History, Department of


Date of this Version

Fall 2001


Published in Renaissance Quarterly, Vol. 54, No. 3 (Autumn, 2001), pp. 973-975 Copyright © 2001 Renaissance Society of America; published by The University of Chicago Press. Used by permission.


There have been a number of books and articles in the last decade that focus on family and marriage, including courtship, in early modern England or on the negotiations of specific marriages. Many of these studies were written in response to the pioneering but often controversial work by Lawrence Stone. Literary scholars, such as Catherine Bates and Ilona Bell, and historians such as Barbara Harris, Sara Mendelson and Patricia Crawford, Eric Carlson, Alan MacFarlane, and Ralph Houlbrooke have brought a variety of view points and much more subtlety to the whole discussion. The two books under review here, Courtship and Constraint and The Marrying of Anne of Cleves, both demonstrate the serious scholarship and new insights into this growing field.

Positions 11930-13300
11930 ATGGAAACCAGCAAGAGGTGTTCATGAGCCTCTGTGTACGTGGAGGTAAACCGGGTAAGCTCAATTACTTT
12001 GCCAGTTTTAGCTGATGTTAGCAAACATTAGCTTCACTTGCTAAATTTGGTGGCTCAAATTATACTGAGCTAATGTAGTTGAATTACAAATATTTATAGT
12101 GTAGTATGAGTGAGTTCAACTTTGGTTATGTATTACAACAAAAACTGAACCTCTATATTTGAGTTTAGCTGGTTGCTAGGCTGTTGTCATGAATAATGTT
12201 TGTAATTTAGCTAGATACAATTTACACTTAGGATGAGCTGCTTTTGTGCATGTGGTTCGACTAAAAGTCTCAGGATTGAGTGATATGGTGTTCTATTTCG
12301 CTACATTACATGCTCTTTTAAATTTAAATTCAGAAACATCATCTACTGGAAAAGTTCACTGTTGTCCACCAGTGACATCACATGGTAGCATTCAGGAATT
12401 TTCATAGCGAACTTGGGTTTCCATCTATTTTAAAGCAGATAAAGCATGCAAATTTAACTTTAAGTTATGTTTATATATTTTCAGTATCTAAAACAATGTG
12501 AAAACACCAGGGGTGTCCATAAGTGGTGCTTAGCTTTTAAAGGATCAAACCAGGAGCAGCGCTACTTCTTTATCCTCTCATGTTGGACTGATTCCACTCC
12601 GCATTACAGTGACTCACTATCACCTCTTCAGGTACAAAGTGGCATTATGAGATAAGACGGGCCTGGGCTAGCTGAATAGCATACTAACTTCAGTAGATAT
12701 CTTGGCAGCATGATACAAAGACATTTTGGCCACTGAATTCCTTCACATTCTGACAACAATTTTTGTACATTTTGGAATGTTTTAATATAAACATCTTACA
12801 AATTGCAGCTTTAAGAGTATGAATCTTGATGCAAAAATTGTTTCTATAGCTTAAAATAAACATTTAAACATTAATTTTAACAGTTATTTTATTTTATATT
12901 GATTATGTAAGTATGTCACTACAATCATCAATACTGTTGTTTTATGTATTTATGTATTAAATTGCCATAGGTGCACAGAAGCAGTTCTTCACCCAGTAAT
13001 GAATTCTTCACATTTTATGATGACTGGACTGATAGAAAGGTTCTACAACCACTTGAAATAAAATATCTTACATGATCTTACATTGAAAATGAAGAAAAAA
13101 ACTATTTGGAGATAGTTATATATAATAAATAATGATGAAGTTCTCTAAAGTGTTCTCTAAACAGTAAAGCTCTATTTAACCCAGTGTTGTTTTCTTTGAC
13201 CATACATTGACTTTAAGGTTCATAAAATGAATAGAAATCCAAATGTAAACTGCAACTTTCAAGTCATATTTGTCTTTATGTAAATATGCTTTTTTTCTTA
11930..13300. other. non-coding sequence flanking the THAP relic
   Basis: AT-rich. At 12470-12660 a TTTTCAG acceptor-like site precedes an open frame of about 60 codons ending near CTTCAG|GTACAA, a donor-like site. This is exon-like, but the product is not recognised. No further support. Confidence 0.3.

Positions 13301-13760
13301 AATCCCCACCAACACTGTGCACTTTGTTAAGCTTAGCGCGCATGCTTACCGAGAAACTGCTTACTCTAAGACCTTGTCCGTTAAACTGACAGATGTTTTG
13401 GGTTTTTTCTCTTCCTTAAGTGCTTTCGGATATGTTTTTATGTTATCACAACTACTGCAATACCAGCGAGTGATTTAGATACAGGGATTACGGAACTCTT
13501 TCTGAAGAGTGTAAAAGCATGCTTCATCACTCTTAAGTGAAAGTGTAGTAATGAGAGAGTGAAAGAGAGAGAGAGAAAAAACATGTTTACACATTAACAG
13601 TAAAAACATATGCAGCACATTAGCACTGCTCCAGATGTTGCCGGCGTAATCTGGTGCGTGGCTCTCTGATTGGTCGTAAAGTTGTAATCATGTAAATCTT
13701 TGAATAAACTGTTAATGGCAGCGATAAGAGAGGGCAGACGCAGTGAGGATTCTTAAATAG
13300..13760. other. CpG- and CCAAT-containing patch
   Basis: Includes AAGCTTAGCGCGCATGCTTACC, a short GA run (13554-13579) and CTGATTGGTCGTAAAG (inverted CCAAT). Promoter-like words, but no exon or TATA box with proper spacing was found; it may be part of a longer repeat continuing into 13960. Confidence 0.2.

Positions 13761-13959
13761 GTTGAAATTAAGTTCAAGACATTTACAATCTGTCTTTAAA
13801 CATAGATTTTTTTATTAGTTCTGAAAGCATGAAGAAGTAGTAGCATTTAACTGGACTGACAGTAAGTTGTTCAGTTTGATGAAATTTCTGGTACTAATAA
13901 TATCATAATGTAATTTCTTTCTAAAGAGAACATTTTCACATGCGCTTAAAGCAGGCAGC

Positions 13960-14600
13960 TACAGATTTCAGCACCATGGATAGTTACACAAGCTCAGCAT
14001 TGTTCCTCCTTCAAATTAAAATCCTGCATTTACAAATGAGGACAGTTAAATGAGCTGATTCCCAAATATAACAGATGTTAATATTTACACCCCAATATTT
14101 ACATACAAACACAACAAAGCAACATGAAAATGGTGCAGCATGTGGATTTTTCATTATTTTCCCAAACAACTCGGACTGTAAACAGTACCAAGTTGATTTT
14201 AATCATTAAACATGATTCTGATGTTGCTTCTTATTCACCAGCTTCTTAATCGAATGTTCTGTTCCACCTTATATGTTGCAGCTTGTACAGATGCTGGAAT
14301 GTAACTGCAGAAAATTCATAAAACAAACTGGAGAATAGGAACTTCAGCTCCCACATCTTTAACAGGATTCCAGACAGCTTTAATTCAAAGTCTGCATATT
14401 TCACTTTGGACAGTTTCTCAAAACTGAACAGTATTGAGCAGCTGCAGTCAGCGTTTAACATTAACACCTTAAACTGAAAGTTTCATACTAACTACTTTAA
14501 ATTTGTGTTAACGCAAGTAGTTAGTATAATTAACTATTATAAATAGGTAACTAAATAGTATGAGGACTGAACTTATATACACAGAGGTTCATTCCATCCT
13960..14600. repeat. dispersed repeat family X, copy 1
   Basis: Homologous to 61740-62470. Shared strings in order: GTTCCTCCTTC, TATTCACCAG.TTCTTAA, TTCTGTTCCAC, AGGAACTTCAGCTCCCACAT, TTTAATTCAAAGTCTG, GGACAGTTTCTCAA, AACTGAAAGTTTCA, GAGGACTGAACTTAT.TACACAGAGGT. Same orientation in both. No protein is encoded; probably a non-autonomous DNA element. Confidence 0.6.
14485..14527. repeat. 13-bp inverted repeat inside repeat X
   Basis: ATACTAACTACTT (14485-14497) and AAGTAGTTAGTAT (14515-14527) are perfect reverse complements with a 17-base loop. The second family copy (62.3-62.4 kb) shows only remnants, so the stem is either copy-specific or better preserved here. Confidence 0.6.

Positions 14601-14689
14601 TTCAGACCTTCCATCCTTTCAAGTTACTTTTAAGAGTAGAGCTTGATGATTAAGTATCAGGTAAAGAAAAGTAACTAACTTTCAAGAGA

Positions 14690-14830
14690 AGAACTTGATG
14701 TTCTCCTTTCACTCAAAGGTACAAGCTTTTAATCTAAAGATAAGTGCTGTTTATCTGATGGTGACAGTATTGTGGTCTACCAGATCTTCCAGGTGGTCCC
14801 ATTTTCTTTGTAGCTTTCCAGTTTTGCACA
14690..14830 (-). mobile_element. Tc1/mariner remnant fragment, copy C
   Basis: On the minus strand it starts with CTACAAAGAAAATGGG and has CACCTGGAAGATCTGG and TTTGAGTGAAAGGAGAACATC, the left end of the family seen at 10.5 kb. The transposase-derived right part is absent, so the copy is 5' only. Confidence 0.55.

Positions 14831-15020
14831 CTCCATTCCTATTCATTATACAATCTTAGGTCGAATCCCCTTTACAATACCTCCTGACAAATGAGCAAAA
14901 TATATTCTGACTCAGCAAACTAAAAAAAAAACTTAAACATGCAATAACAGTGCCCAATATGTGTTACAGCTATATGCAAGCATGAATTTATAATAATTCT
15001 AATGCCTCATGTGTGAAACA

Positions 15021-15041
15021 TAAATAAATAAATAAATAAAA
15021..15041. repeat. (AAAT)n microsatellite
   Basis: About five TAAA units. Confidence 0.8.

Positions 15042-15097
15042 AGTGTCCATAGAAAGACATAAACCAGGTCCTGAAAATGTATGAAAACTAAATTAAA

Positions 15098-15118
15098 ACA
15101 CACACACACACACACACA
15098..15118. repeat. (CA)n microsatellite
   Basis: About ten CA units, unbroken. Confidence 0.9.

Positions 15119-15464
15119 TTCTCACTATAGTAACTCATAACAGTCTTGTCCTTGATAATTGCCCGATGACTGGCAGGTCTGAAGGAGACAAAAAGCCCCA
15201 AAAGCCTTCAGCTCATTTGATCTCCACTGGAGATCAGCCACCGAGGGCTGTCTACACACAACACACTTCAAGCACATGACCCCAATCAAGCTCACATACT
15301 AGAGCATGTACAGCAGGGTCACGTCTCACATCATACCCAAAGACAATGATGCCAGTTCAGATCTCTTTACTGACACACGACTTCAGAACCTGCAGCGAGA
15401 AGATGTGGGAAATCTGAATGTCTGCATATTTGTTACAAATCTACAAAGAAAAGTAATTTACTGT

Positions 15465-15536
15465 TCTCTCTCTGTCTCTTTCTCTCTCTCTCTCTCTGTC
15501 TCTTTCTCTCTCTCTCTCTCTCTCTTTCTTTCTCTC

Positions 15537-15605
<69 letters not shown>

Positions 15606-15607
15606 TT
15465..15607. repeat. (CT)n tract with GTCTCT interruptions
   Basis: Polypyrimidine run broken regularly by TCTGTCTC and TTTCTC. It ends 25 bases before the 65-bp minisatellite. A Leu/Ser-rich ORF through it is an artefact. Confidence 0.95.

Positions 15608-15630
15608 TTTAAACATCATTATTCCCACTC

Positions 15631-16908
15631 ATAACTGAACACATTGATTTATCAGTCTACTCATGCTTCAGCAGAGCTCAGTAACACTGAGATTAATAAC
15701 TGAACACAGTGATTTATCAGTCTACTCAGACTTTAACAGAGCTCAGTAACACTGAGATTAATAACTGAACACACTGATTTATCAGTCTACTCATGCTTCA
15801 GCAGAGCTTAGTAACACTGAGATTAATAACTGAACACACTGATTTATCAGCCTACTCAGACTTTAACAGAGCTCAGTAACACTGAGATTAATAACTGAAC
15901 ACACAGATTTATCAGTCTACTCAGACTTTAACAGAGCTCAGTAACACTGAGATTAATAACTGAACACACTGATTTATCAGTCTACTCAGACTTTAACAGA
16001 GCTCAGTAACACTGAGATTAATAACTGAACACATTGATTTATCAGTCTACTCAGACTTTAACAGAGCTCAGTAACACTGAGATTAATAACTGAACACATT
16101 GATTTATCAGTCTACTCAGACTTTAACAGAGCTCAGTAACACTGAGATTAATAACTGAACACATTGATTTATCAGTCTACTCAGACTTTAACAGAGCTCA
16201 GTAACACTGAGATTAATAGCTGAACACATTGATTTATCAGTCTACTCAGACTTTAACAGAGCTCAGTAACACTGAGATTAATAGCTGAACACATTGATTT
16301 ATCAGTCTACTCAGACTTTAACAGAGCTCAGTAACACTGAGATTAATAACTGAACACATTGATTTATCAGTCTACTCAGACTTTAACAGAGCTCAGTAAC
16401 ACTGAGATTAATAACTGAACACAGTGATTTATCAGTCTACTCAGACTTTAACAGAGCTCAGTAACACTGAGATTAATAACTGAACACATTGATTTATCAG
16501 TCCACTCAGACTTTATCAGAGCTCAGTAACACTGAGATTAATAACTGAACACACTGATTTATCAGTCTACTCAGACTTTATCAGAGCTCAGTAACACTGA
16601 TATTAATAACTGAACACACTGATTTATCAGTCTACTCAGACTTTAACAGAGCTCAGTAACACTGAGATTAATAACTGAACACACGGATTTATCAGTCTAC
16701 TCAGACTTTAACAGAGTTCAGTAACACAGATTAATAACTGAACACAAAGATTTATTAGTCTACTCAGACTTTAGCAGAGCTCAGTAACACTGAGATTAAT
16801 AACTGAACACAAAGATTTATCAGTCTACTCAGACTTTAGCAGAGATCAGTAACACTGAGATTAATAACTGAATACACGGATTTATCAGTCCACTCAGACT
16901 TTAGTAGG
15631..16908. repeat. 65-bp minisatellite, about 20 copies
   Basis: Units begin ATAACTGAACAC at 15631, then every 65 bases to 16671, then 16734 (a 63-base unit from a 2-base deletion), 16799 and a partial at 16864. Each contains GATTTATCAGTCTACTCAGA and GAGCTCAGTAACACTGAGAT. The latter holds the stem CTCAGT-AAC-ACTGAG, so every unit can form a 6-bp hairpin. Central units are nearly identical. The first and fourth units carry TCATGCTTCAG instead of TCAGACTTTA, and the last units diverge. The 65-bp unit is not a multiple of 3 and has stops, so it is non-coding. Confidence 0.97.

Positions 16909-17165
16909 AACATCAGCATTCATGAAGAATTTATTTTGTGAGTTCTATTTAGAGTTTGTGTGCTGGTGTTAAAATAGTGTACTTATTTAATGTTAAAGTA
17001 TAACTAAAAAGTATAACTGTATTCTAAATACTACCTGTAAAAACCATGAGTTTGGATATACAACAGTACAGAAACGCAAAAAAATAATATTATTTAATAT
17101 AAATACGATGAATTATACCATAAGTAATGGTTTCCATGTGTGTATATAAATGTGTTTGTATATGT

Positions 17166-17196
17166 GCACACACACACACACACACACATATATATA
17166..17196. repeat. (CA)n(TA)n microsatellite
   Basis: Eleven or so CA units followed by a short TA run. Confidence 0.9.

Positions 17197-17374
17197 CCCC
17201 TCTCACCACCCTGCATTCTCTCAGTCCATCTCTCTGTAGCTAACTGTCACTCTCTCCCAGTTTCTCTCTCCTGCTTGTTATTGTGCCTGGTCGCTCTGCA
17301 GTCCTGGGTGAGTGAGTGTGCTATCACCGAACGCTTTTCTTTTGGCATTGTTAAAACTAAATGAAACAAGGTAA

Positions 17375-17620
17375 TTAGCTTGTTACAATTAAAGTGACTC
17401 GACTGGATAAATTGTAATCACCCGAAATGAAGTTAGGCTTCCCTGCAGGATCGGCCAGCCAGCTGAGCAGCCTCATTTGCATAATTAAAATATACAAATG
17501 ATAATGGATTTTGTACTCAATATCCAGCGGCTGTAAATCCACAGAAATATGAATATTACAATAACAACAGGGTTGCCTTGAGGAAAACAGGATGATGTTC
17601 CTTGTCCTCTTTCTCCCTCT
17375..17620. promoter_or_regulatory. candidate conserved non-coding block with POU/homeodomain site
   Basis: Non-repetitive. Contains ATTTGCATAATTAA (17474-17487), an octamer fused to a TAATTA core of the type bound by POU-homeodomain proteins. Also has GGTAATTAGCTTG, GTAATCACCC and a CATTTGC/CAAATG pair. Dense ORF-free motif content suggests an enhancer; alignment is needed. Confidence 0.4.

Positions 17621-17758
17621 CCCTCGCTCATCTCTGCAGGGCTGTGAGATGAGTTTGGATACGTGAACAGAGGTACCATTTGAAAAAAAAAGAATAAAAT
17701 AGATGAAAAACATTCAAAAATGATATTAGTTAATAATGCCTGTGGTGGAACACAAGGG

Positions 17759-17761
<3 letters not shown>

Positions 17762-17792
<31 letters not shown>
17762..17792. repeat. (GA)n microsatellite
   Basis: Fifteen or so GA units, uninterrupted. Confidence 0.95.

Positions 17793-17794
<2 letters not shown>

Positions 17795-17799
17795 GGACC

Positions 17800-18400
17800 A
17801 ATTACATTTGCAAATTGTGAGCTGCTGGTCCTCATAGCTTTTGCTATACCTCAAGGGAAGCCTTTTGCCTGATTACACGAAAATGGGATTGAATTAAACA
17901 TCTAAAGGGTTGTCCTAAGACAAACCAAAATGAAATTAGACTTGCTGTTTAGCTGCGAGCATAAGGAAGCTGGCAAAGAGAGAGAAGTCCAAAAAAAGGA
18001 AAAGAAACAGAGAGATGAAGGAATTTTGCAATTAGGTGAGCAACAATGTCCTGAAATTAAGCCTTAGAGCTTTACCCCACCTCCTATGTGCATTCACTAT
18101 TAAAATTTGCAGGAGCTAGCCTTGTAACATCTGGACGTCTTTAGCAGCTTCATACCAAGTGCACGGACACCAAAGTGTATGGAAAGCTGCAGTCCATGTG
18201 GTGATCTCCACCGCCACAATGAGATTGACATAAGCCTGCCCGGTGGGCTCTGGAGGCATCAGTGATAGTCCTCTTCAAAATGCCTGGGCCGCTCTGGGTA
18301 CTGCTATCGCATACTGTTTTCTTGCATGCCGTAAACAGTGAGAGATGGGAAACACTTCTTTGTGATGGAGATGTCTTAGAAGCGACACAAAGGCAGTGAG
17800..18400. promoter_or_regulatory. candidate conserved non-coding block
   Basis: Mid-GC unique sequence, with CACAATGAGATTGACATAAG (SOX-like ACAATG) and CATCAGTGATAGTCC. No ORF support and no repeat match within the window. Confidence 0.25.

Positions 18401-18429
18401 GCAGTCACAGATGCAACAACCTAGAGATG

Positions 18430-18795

The major theme of O'Hara's study is to examine the social, cultural, and economic aspects of sixteenth-century courtship. O'Hara's research is thorough and she gives many examples to support her assertions. O'Hara states that her study is not directly concerned with how the religious and political changes of the sixteenth century influenced courtship. Warnicke's study, however, is clearly concerned with religious and political change and connects the two very different meanings of the word court.

Both Courtship and Constraint and The Marrying of Anne of Cleves are first rate historical studies, each of which should gain a wide readership.

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